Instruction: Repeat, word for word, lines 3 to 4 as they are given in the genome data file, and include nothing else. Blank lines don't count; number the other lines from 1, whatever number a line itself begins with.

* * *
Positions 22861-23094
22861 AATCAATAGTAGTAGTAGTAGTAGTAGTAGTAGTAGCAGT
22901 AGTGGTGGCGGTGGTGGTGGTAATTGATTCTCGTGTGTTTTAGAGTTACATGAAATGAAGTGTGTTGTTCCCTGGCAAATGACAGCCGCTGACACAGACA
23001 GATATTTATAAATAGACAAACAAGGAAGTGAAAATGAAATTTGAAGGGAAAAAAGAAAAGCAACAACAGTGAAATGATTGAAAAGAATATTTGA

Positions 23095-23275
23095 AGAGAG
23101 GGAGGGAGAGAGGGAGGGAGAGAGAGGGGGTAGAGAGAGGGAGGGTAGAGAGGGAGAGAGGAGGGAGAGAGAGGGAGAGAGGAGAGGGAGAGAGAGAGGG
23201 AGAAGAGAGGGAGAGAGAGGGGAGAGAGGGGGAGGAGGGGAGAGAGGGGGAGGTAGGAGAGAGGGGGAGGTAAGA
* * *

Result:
22901 AGTGGTGGCGGTGGTGGTGGTAATTGATTCTCGTGTGTTTTAGAGTTACATGAAATGAAGTGTGTTGTTCCCTGGCAAATGACAGCCGCTGACACAGACA
23001 GATATTTATAAATAGACAAACAAGGAAGTGAAAATGAAATTTGAAGGGAAAAAAGAAAAGCAACAACAGTGAAATGATTGAAAAGAATATTTGA